If you're rich enough to have a dedicated media server from the likes of Crestron, Elan, Escient, Kaleidescape, ReQuest or Apple—a strange one to mix in, I thought—you can go off and buy Rolling Stone magazine's 500 Greatest Albums of All Time already ripped and encoded on a NAS RAID drive, for the low price of $9,000, thanks to a company called Terra-San. I can see several problems with this:

• If you love music enough to install a server, you probably already own (or, um, have borrowed) at least 500 really good albums, potentially a decent overlap of stuff. Like me, you may have accumulated most of the 500 totally by accident, not to mention a lot of other less popular music.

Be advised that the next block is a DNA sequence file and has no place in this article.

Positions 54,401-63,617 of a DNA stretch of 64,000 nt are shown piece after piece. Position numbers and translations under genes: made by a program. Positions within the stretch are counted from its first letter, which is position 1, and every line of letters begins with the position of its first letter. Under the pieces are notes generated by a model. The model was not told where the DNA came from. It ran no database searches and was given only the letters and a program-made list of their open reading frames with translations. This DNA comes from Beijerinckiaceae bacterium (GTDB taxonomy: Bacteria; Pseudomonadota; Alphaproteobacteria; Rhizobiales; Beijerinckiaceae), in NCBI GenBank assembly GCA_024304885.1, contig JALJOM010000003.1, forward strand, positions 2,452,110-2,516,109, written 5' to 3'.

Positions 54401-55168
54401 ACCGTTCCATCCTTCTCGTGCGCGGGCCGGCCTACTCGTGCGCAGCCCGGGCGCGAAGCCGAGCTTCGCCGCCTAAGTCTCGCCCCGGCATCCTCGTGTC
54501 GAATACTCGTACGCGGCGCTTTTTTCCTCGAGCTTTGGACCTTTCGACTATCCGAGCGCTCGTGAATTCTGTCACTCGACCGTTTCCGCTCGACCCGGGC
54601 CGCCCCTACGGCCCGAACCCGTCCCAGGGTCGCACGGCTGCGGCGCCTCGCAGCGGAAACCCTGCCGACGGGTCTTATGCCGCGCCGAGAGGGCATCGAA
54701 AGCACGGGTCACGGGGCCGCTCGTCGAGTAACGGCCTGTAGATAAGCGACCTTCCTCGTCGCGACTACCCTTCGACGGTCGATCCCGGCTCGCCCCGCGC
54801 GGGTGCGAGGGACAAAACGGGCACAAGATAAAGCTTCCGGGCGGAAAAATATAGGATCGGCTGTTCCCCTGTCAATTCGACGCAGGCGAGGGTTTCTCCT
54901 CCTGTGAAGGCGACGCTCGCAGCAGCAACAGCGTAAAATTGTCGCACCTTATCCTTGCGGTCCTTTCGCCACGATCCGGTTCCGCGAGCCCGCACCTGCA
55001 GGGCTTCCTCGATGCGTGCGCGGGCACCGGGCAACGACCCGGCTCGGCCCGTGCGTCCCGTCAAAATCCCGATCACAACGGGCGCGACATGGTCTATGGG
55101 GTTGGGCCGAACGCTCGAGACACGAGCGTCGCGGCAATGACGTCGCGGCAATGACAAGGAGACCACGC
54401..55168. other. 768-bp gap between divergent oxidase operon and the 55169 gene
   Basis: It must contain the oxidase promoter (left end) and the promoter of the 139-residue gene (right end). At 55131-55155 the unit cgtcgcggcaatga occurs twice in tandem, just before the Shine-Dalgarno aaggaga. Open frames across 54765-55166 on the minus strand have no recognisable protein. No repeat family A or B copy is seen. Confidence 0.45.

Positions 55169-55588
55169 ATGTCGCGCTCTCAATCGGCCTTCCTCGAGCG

• Assuming you don't have the CDs in pocket, and your digital downloads just don't cut the mustard, you can probably buy them all at an average of $8 or $9 a piece, and many are pre-collected in box sets at substantial discounts—and with attractive keepsake booklets to boot. Besides, most of this stuff would be easy to find in used bins, too. We're not exactly talking about the rare and out-of-print here. At most you'd be out somewhere between $4,500 or $5,000.


• The argument that this will save you time ripping CDs only holds true if you can't find someone to rip your CDs for less than $4,000. Ask any kid in the market for a plasma TV if he'd rip all your CDs and he'll probably name a price between $1,000 and $2,000—throw in a USB drive for free—and believe he's getting away with murder. [Electronic House]